‘opposites’ dining pavilion render
-“honorable mention” (in the words of Marlon Blackwell lol) - york prize competition (1st year design studio)
-requirements: dining pavilion for 2, site given (slope which overlooks a water body), model.drawings.render)
gist of it:
-two paths/experiences, 1 central dining space
-took the heidi weber roof system and applied it to the sloping site
-users experiences the system as both a ground and roof plane
-unfortunately i never finished my model (sdflksjdlfsdjf)
(it was 9 am the day of the competition, i got a cumulative 10 hours of sleep that week, i was still making my 40”x40” rockite mold and realized the pour wasn’t going work and all my efforts were fruitless. nevertheless it was memorable )
trying to figure out the genius that is le corb
this semester has been amazing (i was so miserable last).
never slept so little, worked so hard and enjoyed it so much.
i’m so happy these days
No Excuses - Air France
grade twelve art summative:
another shot at digital painting, this time exploring repetition and motion!
-Super tired everyday. Ten cups of green tea doesn’t cut it. Can’t wait to sleep. Can’t wait for AP Physics to be over. We made a DC ammeter today, most likely won’t work. Feels like I’m in a permanent zombie state and there is nothing i can do.
-Got into my dream program, but still feeling guilty about going into the field i want to go into, like i am abandoning academia for good. Also scared about making friends. Posted a room-mate profile on facebook. Nothing yet.
-Terribly excited for next semester. Taking courses I think I will enjoy: Biology, Linear Algebra, AP Euro History. Most excited for the latter.
-Had a spur of the moment realization that I need to collect as many memories as I can from now until the end of the year. Hoping to take lots of videos of my friends. Got a new camera (T2i) because of this. Must sell old camera.
“I want you.” He extended his long finger at her, at eye-level, so she could see.
“Please don’t say that.”
“You just can’t say things like that.” She paused and her eyes fell. “Because you may want me, and I may want you but I’m thirsty, really thirsty. Do you understand? You might change me and I don’t want that.”
They met at a friend’s wedding two years back, both sporting summer skin and lazy smiles. They talked over champagne and danced when it wasn’t time to. She was drawn to him but she didn’t know why. It wasn’t good looks or nice smelling hair. She sensed he was full inside—not from anything tangible—but from something she knew she no longer possessed. And it appeared as if it would never run out. Like some everlasting spring.
They spent the rest of that summer on grassy fields staring at the night sky, talking about how the universe was expanding, how they owed it to the ones in heaven to make their lives mean something. And if silence ever came they’d stare into each other’s souls and improvise some dialogue in their heads.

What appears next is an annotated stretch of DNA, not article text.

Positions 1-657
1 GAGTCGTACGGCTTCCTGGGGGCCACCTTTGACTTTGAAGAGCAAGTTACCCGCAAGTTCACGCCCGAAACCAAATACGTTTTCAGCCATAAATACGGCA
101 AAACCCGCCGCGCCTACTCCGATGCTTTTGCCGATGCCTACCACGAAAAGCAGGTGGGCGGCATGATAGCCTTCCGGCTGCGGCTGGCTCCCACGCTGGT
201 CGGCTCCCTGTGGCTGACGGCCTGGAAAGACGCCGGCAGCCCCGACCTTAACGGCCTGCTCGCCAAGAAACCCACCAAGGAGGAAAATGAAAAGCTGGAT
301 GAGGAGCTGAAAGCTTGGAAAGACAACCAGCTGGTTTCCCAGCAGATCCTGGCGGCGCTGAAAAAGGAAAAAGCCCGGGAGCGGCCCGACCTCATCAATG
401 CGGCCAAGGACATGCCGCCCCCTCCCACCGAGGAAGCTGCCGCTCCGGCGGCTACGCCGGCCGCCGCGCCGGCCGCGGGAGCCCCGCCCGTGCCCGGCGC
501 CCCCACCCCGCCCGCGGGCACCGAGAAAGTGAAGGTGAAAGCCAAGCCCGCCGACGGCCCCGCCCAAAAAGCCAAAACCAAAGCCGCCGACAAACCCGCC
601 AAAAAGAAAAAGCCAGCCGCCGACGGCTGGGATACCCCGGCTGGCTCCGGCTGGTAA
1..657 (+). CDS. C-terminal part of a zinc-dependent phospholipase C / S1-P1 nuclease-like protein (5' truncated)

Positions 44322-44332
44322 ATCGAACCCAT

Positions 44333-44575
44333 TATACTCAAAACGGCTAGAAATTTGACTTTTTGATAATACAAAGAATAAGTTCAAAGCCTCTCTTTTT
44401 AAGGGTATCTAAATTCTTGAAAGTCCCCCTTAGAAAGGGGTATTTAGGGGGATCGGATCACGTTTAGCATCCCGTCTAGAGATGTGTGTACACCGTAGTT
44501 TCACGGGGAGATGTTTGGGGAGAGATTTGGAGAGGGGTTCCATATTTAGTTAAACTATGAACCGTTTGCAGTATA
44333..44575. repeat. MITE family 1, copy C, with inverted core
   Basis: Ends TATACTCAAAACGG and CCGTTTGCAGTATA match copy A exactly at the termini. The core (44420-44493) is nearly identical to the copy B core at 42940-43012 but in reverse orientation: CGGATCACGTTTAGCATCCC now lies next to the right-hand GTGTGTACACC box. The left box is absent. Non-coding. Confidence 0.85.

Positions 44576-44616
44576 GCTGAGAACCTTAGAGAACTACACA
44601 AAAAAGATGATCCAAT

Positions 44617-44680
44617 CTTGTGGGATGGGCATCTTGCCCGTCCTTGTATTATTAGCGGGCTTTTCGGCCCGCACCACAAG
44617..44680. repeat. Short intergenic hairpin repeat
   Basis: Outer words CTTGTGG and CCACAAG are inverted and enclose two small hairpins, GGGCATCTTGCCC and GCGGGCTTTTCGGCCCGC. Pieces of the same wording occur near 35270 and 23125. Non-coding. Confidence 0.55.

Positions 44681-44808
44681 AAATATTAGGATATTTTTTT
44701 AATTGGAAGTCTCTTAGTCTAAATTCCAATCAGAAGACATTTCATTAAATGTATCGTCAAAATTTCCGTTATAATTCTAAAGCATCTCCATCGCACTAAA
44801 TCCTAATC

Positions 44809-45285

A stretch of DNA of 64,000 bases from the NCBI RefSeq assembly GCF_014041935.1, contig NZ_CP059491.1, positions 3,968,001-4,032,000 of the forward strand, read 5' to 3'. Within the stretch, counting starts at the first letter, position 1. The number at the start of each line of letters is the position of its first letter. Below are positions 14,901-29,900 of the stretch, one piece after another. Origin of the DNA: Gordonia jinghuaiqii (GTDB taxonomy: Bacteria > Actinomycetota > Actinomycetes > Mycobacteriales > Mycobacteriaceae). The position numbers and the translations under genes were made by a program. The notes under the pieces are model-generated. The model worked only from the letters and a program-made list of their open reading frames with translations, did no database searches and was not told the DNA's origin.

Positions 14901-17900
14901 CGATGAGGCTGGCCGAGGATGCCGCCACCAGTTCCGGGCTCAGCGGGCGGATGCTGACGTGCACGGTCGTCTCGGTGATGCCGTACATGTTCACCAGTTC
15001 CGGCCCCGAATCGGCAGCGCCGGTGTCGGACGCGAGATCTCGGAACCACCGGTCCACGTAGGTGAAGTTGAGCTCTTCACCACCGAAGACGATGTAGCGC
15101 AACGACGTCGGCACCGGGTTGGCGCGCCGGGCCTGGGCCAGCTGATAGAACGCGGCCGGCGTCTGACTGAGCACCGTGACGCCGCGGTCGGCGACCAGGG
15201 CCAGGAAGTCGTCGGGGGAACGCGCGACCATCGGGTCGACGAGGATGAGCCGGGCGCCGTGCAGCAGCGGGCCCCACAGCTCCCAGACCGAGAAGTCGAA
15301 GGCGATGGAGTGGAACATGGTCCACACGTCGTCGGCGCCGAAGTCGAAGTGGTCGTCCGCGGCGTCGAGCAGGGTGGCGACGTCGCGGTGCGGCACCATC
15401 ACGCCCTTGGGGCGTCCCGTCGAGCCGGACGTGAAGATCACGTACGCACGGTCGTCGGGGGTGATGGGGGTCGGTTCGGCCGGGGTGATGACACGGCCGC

If anyone asked that summer, they’d blame love.
But come winter things were different—she was thirsty again. Before dusk, she found herself wandering around cemeteries alone, reading the names of the deceased out loud, a bit curious of the warm, rising air that was her breath.
She tried digging once on some plot of land as if he was buried there. She tried digging and digging looking for that spring, for something she could hold on to. The clink of her shovel was what she wanted to hear. But the world was empty and there was nothing more.
They existed only as two pieces of driftwood then, aimless, just floating along. She didn’t know it, but she was waiting all this time. Like they were at some empty railroad for a train that would never come. But not once did they stop to wish for its arrival, for the long hollow sound of its steam whistle.
Then one day they found themselves there—at that station.
“The train’s coming,” she whispered.
“Where? I don’t see anything.”
“I know you don’t, I know. But it’s okay.” Her head turned towards the track. She was looking at an empty space surrounded by trees and broken concrete posts, in anticipation.
Then, suddenly, she screamed—for as long as she could. It was the kind that could shake the sky a bit, the kind that someone—anyone—would make if nobody was watching.
“The train’s here,” she said.
“Why are you leaving? Where are you going? Don’t go…” He was puzzled but not as puzzled as her, he knew. He’d be able to understand eventually.
“Sometimes you’re thirsty, really thirsty. If you drink, your world becomes empty and you’re left to deal with the cold—and yourself. Sometimes the world changes.” She looked at him. “I don’t know where I’m going or where I’ll be. But it’s okay. As long as I start moving and make some noise. As long as I end up somewhere, finding something to fill up my world—for now.”